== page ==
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Credit Reporting and Scores

Credit/FICO scores

Your credit score is a three-digit number calculated by credit reporting agencies who look at information like your past credit payment history to determine how likely you are to pay your bills in the future. While many agencies exist, the three major ones are Equifax, Experian, and Trans Union. Each credit reporting agency calculates its score differently, so your scores from the three major agencies may vary slightly. The higher your score, the better credit risk you are.

How to find out your score

You’re entitled to a free copy of your credit report every year from each of the three major credit reporting agencies. The only place you can get a free copy of all three is at Other websites may look like they will give you the reports for free, but often you’ll find hidden fees associated with using the company.

Unfortunately, your free annual credit reports do NOT include your credit score. In order to get your credit score, you will have to pay each of the credit reporting companies a fee for them to send your score to you. You can do that by contacting EquifaxExperian, and Trans Union directly.

How scores are calculated

The most well-known scoring system used is the Fair, Isaac, and Company (FICO) score, which looks at the following information when determining your score:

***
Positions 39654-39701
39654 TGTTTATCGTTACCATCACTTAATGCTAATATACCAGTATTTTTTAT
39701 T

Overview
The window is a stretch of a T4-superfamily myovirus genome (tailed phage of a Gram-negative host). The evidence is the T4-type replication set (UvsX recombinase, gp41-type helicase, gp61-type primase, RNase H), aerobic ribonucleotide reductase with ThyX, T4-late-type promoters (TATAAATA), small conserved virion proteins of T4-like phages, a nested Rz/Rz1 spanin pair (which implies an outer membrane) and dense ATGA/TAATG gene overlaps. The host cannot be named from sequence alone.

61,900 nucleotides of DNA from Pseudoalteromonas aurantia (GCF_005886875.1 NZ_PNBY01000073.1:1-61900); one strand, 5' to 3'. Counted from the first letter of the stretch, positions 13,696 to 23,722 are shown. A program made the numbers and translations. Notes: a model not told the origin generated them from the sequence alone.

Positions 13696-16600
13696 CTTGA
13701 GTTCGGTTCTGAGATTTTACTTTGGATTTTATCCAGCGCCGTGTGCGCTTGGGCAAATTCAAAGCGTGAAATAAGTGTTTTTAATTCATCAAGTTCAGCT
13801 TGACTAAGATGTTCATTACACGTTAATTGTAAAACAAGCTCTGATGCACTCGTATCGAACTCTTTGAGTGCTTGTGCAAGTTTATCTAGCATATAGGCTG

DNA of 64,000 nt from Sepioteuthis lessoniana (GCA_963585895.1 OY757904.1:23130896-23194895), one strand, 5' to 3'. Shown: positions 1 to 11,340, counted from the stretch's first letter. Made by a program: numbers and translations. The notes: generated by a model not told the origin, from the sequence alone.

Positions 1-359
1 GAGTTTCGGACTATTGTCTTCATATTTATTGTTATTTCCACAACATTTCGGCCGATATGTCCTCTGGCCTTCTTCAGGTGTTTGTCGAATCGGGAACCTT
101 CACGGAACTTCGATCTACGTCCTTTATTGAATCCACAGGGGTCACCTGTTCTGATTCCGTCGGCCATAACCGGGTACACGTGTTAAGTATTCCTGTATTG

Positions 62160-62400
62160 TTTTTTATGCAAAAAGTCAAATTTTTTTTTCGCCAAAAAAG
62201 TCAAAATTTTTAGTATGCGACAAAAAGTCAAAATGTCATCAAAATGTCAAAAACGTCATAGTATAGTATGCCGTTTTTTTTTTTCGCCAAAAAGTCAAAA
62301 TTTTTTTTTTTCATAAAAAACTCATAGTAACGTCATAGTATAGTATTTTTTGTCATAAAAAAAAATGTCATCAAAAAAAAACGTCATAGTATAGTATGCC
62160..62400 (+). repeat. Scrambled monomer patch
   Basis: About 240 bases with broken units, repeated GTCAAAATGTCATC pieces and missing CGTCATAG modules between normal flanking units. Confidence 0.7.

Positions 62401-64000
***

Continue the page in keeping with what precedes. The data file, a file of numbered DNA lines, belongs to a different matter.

• Your payment history. This is how well you pay at least the minimum balance on your credit cards, outstanding loans, retail accounts, etc.

  • How much of your available credit you’ve used. This is how close you are to your credit card limits, how much you’ve paid down your installment loans, etc.

  • Length of credit history. This is the average age of all of your credit accounts as well as the age of the oldest account

  • Type of credit you have. This looks at the different types of credit you have including mortgage, consumer finance, installment loans, and revolving lines of credit.

  • New credit inquiries. This is how many times companies have looked at your credit report to determine if you’re a good credit risk. This only includes “hard” credit inquiries where you’ve applied for a new credit card or loan, not the “soft” credit inquiries of companies who are prescreening you to potentially offer you a credit card, insurance policy, etc.